Battle Scarred

Christopher Nolan's Dunkirk delivers an unrelenting vision of the horrors of war

The title Beaches was already taken.
The title Beaches was already taken.

War is hell. Dunkirk was purgatory.

In May of 1940, 400,000 Allied troops found themselves surrounded by Nazis on the beaches of Dunkirk, France. The enemy had halted its push in order for fighter pilots and bombers to pick off the stranded soldiers and take out the large battleships trying to ferry them the short distance to the heavenly reprieve of the English coast. So the soldiers waited in line, waited in fearful silence. Even if they made it onto a ship, attack was inevitable, as was futilely washing up back on shore. Hell above and behind them. Heaven just out of sight. In purgatory they wait.

Christopher Nolan's Dunkirk provides a brutal and unrelenting look at the fateful World War II Battle of Dunkirk, though "Battle" vastly oversells a fight when one side is a sitting duck just praying for survival. For nearly two hours, Nolan drops viewers into the pure tension of those hoping to escape and never allows a moment of respite.

Dunkirk offers an authentic cinematic reproduction of what it must feel like to be trapped in war. Prepare to experience the panic of gasping for air on a sinking ship, the buzz of bombers overhead, the feeling of being a sitting target. There is no fun in Dunkirk. There is no joy. There is no levity. There is only the looming cloud of death hanging like an apocalyptic fog just beyond the horizon.

Nolan breaks the focus into three nonlinear story chunks that overlap: two young soldiers who meet by chance and go to extremely crafty measures to get off the beach; an Allied fighter pilot trio led by Farrier (Tom Hardy); and an English civilian boat captained by Mr. Dawson (Mark Rylance) that's deployed, along with others, to get troops out of Dunkirk. Because of the split narrative, it's often hard to determine exactly what's going on at any given moment (further exasperated by accent-thick dialogue that's often unclear in the audio mix), making a general yearning for survival the only clear through-line.

On a technical level, Dunkirk is masterful filmmaking. From the moment that the beach is first revealed with thousands of soldiers filling the screen, there's an immediate sense of the majestic (and situationally horrifying) scope of the warfare. Employing actual vintage ships and aircraft, the practical effects on display throughout the film result in breathtaking cinematography (the aerial dogfights are especially stunning). Even details as simple as employing warm colors for the brief moments in England and a cold palette for everything in Dunkirk underscores the stark contrast of the English Channel's divide. Hans Zimmer's score does some heavy lifting as well, keeping everything on a tense edge for two hours in a world where the only other sounds are uneasy silence, gunfire and explosions.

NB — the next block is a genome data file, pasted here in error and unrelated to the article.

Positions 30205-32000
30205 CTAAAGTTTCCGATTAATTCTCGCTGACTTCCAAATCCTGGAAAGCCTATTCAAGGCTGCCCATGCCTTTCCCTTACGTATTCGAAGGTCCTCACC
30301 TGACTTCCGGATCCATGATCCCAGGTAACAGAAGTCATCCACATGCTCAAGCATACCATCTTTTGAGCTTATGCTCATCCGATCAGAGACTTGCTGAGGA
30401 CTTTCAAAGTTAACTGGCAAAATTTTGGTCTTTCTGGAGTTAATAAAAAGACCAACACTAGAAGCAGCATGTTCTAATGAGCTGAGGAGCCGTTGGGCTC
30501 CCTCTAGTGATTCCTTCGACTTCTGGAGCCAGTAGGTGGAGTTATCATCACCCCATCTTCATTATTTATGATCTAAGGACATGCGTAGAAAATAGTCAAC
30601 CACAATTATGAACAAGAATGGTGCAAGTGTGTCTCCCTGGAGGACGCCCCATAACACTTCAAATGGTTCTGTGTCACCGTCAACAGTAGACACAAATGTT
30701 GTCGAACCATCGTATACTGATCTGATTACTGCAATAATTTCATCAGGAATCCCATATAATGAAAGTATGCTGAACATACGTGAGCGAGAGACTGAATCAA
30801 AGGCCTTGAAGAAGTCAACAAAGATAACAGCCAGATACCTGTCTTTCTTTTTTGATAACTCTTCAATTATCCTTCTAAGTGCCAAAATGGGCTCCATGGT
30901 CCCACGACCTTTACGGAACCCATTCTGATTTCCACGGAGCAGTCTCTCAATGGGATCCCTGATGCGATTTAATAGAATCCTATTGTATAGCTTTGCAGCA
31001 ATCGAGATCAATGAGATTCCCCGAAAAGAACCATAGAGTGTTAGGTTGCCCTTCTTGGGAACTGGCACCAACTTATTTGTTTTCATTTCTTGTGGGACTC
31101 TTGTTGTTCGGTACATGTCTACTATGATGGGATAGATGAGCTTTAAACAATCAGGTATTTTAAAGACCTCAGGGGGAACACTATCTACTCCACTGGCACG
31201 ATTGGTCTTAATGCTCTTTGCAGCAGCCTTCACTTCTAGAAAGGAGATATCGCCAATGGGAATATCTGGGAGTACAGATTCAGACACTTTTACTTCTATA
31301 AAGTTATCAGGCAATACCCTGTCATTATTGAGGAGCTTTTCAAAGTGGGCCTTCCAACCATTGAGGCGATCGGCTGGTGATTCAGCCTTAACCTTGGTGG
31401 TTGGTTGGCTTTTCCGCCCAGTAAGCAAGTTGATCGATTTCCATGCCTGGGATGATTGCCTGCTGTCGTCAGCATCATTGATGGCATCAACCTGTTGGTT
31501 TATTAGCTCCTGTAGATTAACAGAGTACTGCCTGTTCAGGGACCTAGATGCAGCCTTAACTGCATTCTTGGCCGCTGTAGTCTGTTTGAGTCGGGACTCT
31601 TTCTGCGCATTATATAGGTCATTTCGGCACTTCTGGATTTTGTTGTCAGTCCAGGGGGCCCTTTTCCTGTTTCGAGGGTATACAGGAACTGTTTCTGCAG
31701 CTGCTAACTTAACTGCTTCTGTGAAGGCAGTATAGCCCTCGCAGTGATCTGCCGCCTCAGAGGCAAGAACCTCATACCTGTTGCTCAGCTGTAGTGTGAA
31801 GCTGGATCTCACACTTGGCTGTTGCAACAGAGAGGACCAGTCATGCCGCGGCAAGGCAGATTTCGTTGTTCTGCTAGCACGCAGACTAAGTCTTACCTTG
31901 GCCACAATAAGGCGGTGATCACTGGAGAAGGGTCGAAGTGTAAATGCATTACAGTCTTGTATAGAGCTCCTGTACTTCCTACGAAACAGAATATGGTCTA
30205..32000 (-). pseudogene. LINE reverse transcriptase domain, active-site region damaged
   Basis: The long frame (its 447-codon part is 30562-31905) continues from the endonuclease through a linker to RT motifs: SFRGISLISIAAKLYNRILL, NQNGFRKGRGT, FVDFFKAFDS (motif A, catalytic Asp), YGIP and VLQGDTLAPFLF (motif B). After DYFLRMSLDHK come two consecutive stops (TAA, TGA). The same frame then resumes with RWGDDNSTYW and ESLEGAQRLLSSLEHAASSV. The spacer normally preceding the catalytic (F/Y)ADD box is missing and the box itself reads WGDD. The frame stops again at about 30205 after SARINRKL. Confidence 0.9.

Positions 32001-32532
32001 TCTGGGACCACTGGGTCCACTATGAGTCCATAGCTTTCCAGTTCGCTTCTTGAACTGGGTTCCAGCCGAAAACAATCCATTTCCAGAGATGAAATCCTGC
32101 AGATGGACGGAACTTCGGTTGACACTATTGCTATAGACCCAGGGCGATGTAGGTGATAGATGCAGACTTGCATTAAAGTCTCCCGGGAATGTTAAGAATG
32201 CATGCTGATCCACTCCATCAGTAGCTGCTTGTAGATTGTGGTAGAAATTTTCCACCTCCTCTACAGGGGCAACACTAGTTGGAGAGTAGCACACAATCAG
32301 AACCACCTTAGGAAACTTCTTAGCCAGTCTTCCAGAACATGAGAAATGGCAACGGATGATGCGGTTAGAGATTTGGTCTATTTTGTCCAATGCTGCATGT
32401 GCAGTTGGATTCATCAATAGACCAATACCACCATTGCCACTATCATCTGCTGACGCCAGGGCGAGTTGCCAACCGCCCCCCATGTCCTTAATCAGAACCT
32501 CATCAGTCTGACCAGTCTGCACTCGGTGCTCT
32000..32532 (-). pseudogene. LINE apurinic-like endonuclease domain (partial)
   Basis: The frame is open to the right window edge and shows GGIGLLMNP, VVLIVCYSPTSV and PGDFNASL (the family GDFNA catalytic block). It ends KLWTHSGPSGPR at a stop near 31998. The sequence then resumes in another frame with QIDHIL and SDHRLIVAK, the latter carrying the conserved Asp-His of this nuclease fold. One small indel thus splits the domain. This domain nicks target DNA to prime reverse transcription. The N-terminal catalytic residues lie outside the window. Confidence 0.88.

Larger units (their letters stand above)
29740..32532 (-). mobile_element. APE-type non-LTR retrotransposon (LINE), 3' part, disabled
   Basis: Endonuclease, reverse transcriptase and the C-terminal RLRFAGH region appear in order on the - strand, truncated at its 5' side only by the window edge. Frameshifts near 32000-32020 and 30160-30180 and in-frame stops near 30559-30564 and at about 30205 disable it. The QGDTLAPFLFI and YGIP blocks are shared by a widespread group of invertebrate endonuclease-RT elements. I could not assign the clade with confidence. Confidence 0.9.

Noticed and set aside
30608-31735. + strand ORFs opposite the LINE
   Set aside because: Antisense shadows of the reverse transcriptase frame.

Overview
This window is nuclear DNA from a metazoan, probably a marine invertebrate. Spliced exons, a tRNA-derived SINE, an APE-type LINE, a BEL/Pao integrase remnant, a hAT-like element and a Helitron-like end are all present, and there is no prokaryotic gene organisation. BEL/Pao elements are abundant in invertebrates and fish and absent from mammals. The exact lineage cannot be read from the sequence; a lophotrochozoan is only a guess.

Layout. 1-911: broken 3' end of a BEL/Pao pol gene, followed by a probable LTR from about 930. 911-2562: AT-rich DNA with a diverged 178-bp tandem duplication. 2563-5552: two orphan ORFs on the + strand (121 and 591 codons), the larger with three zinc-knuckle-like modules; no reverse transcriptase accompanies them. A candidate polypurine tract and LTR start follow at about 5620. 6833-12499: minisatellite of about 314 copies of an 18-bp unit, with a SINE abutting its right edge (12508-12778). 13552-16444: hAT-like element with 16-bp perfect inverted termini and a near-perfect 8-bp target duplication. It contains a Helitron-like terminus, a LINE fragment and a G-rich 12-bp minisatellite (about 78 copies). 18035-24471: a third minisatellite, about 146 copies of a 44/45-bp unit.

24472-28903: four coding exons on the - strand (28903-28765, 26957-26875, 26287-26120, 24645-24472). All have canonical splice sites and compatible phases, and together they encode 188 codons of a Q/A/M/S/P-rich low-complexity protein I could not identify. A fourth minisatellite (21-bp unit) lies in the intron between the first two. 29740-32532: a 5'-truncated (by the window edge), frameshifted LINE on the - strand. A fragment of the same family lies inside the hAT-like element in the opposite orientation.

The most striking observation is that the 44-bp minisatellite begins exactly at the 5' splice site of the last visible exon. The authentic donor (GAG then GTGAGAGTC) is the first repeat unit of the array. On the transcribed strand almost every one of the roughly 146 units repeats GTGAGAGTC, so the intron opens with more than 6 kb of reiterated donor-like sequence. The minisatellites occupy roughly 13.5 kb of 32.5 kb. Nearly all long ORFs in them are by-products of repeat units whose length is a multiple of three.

With all that said, there's something gravely lacking from Dunkirk — humanity. There's an air of stoic, manly detachment to everything. Every man on screen (and it's all men) feels like a disposable pawn on the chessboard. Perhaps that's Nolan's intent and message, but when the film reaches its emotional climax, things feel strangely cold because there's been no effort to make us connect with and care about the characters. Instead of empathizing with what's happening on screen, the only real feeling is one of relief that the experience is over. The viewer finally escapes purgatory.

Opinions of Dunkirk will ultimately be determined by how one weighs the balance of moviemaking muscle versus storytelling heart. Created by a brilliant mind, it's much like the bombs that eventually ended the war. Dunkirk certainly showcases an impressive display of power, but there's nothing inherently enjoyable about the end result. ♦

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    About The Author

    Seth Sommerfeld

    Seth Sommerfeld is a freelance contributor to The Inlander and an alumnus of Gonzaga University.